The daughter was younger than me. I placed her as being only in her early 30’s.  In the first few minutes of my playing her phone rang and she talked to someone about how she and her mom were doing.  Later, she got a few text messages and her phone made a soft birdlike sound to let her know.  But most of the time, she sat silently attending to her mother, holding her hand, leaning her head down on the bed, resting there with her.  I watched the wishbone pendant rise and fall on the mother’s chest as she breathed, slowly, deeply.  Sometimes the mother’s face seemed to respond to the daughter’s touch.  I sensed that the harp was comfort to both and I played for at least an hour, losing track of time.

I have come to know that every death is different, and I found myself thinking about how blessed this mother and daughter were to be sharing such peace in this moment.  How lucky they were that their relationship was such that they could share in this way.  I thought about my own mother’s death and how alone she needed to be in it, how alone she made me in relationship to her. I thought about how I hope that I can keep finding my way to  gentle and connected places with my daughter as I grow old, as I die.  Gradually, as sometimes happens when I play for those dying, a simple melody began to come to me and I improvised until the melody began to flow and repeat, change and return. When I left the room, the daughter was breathing slowly and deeply, with her head lying on her mother’s bed, holding her mother’s hand.  The daughter did not lift her head, or stir as I quietly left the room and so I closed the door hoping that she had relaxed into sleep as she listened to the harp.  Touched by this beautiful sharing, this mother and daughter taking care of each other in this way, my eyes welled with tears as I put the harp in its case.

I was too emotionally stirred to go straight from that harp session into another patient’s room.  So I chose instead to go down stairs and play my harp in the open area of the infusion pods.  In the first pod, I was greeted by a couple patients who have been “regulars” for the past year. Playing music for these survivors, who, despite living with chronic illness, have found their zest for living is still abundant,  felt like the right place to be next.  I played the improvised melody that was the mother and daughter’s song, and then merged it into the mix of familiar and Irish tunes I play when in the infusion pods.  The emotions of the morning filled the harp music with an extra layer of expression that carried life into the music.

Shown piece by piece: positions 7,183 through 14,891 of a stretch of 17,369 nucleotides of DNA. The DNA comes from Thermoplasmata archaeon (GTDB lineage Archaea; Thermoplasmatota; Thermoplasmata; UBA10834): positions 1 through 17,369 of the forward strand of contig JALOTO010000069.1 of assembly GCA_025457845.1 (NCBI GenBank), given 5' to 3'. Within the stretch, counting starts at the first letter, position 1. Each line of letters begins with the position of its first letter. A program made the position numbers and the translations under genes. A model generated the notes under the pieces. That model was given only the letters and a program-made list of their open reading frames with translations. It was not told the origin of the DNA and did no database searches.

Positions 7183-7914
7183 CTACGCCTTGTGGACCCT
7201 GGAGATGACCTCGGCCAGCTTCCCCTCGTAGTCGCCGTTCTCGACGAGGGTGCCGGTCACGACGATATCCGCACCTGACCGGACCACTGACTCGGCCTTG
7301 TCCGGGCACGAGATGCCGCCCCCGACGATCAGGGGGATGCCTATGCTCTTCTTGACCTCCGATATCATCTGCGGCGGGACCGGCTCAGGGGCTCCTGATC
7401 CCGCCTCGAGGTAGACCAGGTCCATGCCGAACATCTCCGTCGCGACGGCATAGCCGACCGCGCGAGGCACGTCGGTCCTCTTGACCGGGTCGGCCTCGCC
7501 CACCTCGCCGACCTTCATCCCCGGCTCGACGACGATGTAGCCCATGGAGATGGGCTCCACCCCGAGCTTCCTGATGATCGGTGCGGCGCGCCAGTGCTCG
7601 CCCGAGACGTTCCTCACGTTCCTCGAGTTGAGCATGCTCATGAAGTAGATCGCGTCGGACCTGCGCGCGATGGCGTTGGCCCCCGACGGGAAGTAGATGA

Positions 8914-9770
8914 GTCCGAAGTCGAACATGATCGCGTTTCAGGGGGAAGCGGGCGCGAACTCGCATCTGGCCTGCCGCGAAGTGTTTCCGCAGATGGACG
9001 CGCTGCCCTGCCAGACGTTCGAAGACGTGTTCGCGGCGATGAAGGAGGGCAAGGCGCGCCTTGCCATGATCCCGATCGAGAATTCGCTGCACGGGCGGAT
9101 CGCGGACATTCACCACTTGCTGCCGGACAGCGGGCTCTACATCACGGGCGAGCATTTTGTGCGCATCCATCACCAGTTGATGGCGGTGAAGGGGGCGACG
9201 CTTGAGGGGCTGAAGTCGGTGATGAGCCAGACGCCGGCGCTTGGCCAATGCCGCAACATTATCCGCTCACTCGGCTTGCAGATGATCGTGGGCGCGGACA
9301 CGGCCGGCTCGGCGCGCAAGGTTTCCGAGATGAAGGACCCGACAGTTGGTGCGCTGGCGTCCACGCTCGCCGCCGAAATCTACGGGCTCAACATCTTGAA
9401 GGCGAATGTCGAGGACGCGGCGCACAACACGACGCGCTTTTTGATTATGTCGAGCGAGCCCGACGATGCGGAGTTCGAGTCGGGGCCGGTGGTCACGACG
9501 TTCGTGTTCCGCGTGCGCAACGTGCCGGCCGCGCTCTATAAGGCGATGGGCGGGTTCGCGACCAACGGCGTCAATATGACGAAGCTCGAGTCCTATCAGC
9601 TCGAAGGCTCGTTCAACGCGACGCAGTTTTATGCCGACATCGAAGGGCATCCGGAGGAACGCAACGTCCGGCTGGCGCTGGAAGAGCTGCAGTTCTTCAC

I took a break for lunch, then played for the second infusion pod. I set up my chair in the open area in the center of the pod, where nursing staff and patients all can hear. Shortly after I started to play two patients who I did not know came over, wheeling their iv poles and sitting in the comfy chairs near a fireplace next to where I sat.  The immediacy with which the harp drew them to sit with me was quite touching. As I played, one of them talked to a nurse about her treatment and I gathered that she was new to treatment and had been in a difficult place the day before. I heard her say, “But I got some sleep and a shower and now she is playing the harp for me, so today is going to be much better.” I felt again how much a lifeline the harp is for people in the hospital and was glad again that I can provide it for others.

As I played, I felt how the feelings of peace and clarity with which the morning began had only continued to deepen throughout my work that day.  I am here, I thought as I played, in my life, being just myself, nothing more, nothing less, doing what I have learned to do, sharing.

I thought back to David Whyte’s encouragement to live at the frontier of our lives and understood that everyone I had interacted with at the cancer hospital that day was doing just that and that when I play the harp for them, I bring myself to the same frontier.  It is not a solitary place, that frontier, but a place that we all share.  And we get there, as David Whyte says, by letting of our old selves and stepping bravely into the unknown.  Yet somehow, when we do just that, we come home to ourselves, we come back to ourselves, we become ourselves as we have been meant to be since our origin, since birth.

This touched me yesterday in ways I am only just entering into.  I wanted to write here about it to begin to express it in some imperfect but explorative way.

Where I’ve Been for the Past Year

Posted February 7, 2014 by Liza Hyatt
Categories: Uncategorized

me with two of my best friends.

me with two of my best friends.

Its been a long time since I posted anything to this blog.  The last time I was here was about a year ago after my mother’s death.  My head was in a fog for several months and at the same time, I had more work than ever before in my life, all while trying to stay healthy and pursue some creativity and self-care.  And so a year has flow by and there just wasn’t time or energy for this blog.

But I am back now and I hope to try to post something here around once a month.  I feel like a different person than I was a year ago. Part of that is the internal changes that come from turning 50 and then experiencing my mother’s death.  I am much more keenly aware of my own mortality.  There will not be enough time in life to pursue all the dreams I’ve already dreamed, let alone the new interests that will emerge in the coming years.  I feel a need to prioritize like never before.  I need to make time for what I truly love.